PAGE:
Mistake #5: Inconsistency and No Commitment
Commit to updating your feeds at a certain time each week. It’s very offputting to see a feed with no activity for months, and equally to see one that just does not stop for 2 days then gives up.
Set aside some time every week and schedule some posts. You can find out how to this in the book.
Mistake #6: Quantity Over Quality
Don’t spam your audiences – they want quality, not quantity. Make sure every post you put out is of value to them and isn’t always just you promoting your hostel, although of course that’s important too.
It may take you time to think about your output more, but in the long run it will be better for you, your audience and your hostel. Your customers can soon unfollow you if they suddenly find you unworthy.
Don’t just publish for the sake of having an update – try to create something unique and compelling.
Do yourself a favour and set your hostel apart on social media.
Mistake #7: Poor Writing and Spelling
We’re on social media, you don’t have to write much. Nothing annoys me more than when businesses have spelling mistakes in their updates. Obviously its more forgivable if you’re writing in a different language, but try your hardest to ensure your updates are slick and spelt correctly. Your job is to find and retain customers – you don’t want to do anything to annoy them unnecessarily.
Always proofread before posting. Use spell-check and even write your updates in Microsoft Word before you post, if you need. Sort out all those red squiggly lines!
Mistake #8: Not connecting with other hostels and local businesses
Other local businesses can be your lifeline, they can recommend you to anyone in the area searching for somewhere to sleep. Make sure you Like them on Facebook and keep a good friendship going with them online. Support their pages and get to know them. Don’t try to do everything yourself – social media is the perfect way to start a conversation offline too.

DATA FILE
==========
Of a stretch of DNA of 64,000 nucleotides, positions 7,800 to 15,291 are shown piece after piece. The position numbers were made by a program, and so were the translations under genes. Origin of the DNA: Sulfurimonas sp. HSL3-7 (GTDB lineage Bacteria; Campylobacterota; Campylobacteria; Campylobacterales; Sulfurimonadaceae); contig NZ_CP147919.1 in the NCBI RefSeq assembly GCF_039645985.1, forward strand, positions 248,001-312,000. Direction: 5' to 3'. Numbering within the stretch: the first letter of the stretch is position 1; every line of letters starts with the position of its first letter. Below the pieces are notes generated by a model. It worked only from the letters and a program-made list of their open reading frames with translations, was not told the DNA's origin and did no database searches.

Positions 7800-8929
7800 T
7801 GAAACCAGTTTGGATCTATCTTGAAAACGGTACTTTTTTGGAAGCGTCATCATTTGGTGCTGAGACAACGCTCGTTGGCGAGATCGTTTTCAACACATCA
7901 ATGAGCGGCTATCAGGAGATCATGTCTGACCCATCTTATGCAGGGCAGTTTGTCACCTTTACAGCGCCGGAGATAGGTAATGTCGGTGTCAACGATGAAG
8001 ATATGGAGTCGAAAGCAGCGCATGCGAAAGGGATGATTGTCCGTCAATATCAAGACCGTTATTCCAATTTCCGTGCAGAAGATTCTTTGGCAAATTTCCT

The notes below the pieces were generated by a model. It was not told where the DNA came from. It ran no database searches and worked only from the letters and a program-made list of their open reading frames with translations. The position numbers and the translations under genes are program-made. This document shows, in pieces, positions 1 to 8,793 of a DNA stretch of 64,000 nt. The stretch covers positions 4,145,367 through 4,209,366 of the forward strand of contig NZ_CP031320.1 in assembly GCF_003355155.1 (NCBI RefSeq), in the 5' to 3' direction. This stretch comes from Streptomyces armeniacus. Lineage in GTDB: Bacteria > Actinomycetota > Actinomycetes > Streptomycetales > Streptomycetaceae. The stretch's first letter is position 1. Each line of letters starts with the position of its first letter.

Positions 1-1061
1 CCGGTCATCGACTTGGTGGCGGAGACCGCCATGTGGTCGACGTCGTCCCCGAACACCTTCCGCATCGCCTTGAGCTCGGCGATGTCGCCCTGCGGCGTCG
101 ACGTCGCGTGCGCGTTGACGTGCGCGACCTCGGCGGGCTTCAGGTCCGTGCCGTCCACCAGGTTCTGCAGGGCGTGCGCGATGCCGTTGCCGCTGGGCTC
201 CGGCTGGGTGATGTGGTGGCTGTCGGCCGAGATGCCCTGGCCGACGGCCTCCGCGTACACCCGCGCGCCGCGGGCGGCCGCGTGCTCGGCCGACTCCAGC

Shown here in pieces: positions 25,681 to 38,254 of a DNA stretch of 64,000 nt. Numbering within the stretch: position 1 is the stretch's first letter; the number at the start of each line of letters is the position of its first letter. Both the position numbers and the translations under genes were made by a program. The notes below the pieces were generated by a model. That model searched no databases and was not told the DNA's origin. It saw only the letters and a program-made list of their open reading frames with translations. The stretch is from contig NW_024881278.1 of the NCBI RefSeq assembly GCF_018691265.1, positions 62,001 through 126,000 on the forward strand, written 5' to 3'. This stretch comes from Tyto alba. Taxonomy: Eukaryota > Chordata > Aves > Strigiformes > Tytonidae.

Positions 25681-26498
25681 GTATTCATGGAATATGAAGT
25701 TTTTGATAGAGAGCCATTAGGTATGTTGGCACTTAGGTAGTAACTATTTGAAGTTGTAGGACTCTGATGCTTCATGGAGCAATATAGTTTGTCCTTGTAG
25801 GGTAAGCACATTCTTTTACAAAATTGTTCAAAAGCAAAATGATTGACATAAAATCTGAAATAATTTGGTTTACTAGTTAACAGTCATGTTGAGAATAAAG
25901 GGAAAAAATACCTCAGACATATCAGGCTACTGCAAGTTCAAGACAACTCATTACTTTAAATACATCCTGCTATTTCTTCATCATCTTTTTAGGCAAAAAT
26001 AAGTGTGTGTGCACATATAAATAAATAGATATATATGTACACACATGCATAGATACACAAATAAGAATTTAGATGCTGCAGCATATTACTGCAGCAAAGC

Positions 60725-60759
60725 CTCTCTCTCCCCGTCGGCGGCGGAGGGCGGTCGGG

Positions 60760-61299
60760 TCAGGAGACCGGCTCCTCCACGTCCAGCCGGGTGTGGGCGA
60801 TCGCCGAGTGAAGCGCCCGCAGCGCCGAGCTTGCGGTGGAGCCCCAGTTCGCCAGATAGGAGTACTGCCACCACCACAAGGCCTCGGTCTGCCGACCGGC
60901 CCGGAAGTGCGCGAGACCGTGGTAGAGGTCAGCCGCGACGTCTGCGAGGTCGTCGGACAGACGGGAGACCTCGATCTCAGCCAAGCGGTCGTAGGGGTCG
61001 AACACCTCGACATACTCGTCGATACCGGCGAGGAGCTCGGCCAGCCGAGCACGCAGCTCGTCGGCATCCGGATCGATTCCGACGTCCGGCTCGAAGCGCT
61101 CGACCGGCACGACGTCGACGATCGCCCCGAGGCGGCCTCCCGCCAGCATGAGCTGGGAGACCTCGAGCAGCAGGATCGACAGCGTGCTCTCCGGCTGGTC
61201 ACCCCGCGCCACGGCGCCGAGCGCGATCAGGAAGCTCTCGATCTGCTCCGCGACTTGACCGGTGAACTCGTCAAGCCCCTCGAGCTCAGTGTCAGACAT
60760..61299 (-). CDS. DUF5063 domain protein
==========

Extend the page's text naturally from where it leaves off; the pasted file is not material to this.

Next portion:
You should also make friends with hostels from nearby cities and towns too – they’d be the perfect people to recommend you as travellers go on with their journeys. Stop, collaborate and listen. Use social media to expand your social circle to result in heads on beds.
Mistake #9: Too Much Self Promotion
It’s tempting, but don’t just talk about yourself the whole time on social media. You need to go outside of your hostel more often than not and talk about what there is to do in the vicinity, your guests, your country, sports, TV – anything that isn’t directly you will do. Just try and engage your audience as much as possible in different ways. Then you’ll be the first one they think of when it comes to needing a hostel to book. Think about what your potential customer is into and use that as a blue print.
Mistake #10: Not Thoughtfully Responding to Comments
You’ve thought about your update, you’ve spell checked it, you’ve put it out there, and you have a reply! Now, whatever you do, do not leave that person hanging. It’s like someone talking to you and you not replying, rude.
Take the time to respond thoughtfully to comments and interact with users. Show your customers some love and respond to them, that’s exactly how you get this social media conversation going.